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I have begun writing a story about two city-states in the year 2307 in an arms race to create a time machine. The protagonist must regain the confidence of his old "sim stealing" gang whom he sold out to a reeducation clinic to keep them out of trouble with the government to help him do a job for the government to invent a time machine.

I am a beginning writer, and I have particular style of writing that incorporates a lot of exposition and dialog. I attended a writer's group this week that gave me advice that I needed to develop my characters to give readers something more to be invested in, because the exposition and dialog gets a little long. So, I have been trying to conceptualize a project that may give me that experience. I have been doing research on the Internet.

I see that there are sites for forums, courses, prompts, exercises, and books. What I think I want is a combination of theory, shorter assignments (with feedback), and a longer project (with a character arc)that ties it all together that I can present for a half hour at my writer's group to show that I have addressed my issues in a way that would be entertain them too. In essence I am looking for structure without having to pay too much for a formal course. I am on a budget, and I want to be up to speed in a month's time if possible (but I recognize it could take longer...)

  • So what exactly are you asking for? You say the group mentions that your character development is weak, so you are looking at various ways to get feedback to improve. " I see that there are sites for forums, courses, prompts, exercises, and books..." it seems like you already know where to go to improve, so I'm not sure what you need help with. – Ethan May 12 '17 at 19:59
  • As I said above, I am looking for "a longer project (with a character arc)that ties it all together that I can present for a half hour at my writer's group to show that I have addressed my issues in a way that would be entertain them too." – user9885 May 12 '17 at 20:27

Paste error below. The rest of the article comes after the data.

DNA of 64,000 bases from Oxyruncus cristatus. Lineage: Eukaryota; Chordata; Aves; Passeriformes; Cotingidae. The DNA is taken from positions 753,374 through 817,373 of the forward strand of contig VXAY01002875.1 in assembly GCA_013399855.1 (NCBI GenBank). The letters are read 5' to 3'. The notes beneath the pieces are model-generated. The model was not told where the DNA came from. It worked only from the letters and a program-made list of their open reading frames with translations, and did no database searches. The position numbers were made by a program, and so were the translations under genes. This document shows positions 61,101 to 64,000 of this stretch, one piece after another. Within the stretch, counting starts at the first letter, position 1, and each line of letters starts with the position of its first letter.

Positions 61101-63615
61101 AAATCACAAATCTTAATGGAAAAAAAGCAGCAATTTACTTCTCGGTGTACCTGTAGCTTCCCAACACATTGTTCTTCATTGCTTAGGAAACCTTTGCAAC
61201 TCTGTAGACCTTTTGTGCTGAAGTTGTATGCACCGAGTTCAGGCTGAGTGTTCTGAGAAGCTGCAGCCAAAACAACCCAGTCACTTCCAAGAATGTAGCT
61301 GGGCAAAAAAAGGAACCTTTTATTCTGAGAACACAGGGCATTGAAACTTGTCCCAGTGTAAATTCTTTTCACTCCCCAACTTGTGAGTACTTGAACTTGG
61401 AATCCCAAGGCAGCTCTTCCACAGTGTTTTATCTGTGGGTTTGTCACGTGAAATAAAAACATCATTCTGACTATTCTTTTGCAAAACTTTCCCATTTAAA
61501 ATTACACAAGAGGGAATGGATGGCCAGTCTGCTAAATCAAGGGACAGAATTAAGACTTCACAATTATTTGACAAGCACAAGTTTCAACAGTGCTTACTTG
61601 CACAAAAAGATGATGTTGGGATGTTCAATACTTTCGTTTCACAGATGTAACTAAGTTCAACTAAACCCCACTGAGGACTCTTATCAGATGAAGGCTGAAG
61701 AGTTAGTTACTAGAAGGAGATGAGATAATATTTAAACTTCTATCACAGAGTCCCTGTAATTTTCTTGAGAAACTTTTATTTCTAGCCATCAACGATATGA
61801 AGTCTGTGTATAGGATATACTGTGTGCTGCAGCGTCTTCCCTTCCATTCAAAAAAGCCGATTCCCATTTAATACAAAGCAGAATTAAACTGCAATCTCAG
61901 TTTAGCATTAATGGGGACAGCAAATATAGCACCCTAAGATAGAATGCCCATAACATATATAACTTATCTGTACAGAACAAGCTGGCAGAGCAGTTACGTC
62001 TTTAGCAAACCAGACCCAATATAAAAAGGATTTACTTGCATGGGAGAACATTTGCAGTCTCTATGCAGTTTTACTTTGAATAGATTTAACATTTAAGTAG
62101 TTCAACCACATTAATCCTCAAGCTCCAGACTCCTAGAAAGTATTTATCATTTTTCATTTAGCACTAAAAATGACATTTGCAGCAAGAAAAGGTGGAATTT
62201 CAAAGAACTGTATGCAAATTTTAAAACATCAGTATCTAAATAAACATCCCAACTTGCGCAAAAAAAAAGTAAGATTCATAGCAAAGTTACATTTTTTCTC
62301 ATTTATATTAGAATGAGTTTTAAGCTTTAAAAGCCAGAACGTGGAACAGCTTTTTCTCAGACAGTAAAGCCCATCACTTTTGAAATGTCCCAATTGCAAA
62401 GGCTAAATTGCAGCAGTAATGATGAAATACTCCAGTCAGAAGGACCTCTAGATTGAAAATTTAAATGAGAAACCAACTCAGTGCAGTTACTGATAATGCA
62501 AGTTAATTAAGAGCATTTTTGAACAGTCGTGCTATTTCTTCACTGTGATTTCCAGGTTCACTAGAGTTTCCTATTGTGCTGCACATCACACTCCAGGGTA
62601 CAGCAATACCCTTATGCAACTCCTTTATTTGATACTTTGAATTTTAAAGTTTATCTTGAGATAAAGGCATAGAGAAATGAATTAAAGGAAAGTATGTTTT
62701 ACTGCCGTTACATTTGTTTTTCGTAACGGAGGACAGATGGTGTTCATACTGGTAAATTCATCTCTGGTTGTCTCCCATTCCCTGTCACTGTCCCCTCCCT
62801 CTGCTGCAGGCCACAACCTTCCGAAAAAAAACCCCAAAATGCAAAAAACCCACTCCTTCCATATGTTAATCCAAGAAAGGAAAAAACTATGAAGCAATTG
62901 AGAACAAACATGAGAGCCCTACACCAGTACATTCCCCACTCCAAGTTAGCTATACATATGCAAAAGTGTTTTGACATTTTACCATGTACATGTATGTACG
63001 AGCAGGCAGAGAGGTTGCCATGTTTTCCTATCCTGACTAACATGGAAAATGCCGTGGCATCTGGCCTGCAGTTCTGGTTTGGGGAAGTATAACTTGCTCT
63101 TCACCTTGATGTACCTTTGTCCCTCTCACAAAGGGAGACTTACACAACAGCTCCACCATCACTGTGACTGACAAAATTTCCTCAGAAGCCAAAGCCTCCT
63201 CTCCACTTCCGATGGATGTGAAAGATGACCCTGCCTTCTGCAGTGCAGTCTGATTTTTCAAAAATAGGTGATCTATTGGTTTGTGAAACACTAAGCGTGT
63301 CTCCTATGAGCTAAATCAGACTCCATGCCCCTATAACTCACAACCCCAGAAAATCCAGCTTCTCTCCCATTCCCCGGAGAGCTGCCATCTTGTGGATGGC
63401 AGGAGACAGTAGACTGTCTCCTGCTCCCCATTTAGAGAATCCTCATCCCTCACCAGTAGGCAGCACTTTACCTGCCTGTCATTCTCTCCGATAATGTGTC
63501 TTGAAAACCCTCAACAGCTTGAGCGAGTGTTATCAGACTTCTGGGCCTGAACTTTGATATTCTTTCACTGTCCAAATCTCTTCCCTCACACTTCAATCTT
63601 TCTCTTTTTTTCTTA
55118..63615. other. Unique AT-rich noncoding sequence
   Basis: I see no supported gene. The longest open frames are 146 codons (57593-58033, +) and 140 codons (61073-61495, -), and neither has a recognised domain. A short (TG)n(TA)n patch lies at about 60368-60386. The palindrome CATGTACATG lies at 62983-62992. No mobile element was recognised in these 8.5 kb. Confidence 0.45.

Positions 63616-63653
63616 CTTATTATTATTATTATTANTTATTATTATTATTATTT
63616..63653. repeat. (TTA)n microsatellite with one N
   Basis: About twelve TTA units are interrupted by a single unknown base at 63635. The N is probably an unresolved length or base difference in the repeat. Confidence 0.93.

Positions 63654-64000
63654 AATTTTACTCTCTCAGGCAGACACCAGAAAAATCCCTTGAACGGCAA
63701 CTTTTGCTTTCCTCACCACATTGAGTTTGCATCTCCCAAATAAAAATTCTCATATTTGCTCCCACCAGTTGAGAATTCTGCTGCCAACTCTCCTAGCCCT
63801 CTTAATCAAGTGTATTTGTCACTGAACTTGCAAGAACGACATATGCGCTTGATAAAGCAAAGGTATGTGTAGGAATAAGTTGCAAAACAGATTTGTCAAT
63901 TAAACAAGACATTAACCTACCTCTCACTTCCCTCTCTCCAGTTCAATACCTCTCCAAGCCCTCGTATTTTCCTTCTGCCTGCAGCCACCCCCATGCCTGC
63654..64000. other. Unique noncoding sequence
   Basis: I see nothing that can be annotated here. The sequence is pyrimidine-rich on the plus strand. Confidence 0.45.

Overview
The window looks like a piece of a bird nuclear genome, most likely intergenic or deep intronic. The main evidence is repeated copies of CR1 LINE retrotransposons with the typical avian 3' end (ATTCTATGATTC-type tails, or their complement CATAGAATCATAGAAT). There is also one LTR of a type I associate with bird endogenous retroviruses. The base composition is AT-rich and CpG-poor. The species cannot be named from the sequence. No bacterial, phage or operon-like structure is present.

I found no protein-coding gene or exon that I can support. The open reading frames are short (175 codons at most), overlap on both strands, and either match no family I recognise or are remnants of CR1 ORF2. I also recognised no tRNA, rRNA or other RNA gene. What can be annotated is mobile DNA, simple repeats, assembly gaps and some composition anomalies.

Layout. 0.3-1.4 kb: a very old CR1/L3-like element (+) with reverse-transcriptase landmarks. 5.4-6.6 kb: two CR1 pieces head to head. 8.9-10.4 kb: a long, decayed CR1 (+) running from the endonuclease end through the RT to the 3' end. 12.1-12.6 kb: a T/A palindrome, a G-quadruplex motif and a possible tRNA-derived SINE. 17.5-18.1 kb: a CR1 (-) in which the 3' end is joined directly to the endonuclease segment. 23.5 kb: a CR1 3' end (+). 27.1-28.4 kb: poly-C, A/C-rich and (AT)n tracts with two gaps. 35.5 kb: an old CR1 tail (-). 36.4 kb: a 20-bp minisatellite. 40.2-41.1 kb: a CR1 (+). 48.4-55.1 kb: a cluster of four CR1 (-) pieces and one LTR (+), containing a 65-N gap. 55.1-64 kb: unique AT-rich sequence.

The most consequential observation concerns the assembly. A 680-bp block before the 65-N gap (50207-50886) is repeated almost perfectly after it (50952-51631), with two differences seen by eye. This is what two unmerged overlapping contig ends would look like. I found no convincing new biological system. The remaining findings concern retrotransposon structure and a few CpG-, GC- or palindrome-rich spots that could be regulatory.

• This isn't an appropriate answer, but it seems like what you want is "write a story showcasing character development that takes 20-25 minutes to present to a group, plus time for discussion". It sounds like you already have the setting, character, and plot points. What do you need beyond "go write it (or a sample section short enough to not take too long)"? – Ethan May 12 '17 at 21:35
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Mark Baker is exactly right. Your story needs to be about a person (who can be a human, alien, small animal, android, werewolf, sentient car, or Groot).

I needed to develop my characters to give readers something more to be invested in

This is your problem.

Never mind the exercises and projects and forums and blah blah blah cannoli. You are trying to write a story that's too complicated about a person you haven't fallen in love with.

  • Your first task is to define your character. Let's call him Bob. Who is Bob? What does he want? What's stopping him from having it? What will he do to get it? What won't he do? How does he want people to think of him? What's the one thing he doesn't ever want anyone to know? What is his biggest strength? What's his biggest weakness? Who is his best friend?
  • Then you need the basic outlines of a plot. The MacGuffin, the allies, the bad guys, if there's a love interest, any dependents.
  • Once you know what Bob wants, who will help him and who will thwart him, you map out the journey which Bob is going to take. The journey is what happens to Bob, internally, as he navigates the plot of "getting what he wants."
    • How does Bob react to obstacles? Does he give up? Get angry? Get clever? Ask for help? Does his strength or flaw play into this?
    • How does Bob react to success? Does he gloat? Acknowledge it quietly and not make a fuss? Cheer? Share the glory or hog it? Does his strength or flaw play into this?

The goal is for Bob to have changed (preferably improved, but it could be a downer) by the end, when he has the MacGuffin. The process of getting the MacGuffin will have forced Bob to do things, or think things, which he wouldn't have otherwise. This is a character arc.

  • Now go back and look at your original sketch of Bob. Does it still work?
  • Create some backstory. Is there anything in Bob's background which you could change, or add, or remove, to make the story more interesting?

These sketches and notes and discussions are what you can present to your group.

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I have begun writing a story about two city-states in the year 2307 in an arms race to create a time machine.

The essence of your difficulty is right there in your opening sentence. Stories are not about city states. Stories are always always always about a man/woman/boy/girl/small furry animal whose life is upset in some way by some thing and wants something as a result, which they will have to struggle hard to get, which will bring them at some point to a fundamental crisis that will change and/or reveal who they really are.

If if happens in two city states in the year 2307 is is only because two city states in the year 2307 are a good stage on which to play out the drama of that character.

Try to rewrite your question in these terms and see if doing so helps you see your way forward.

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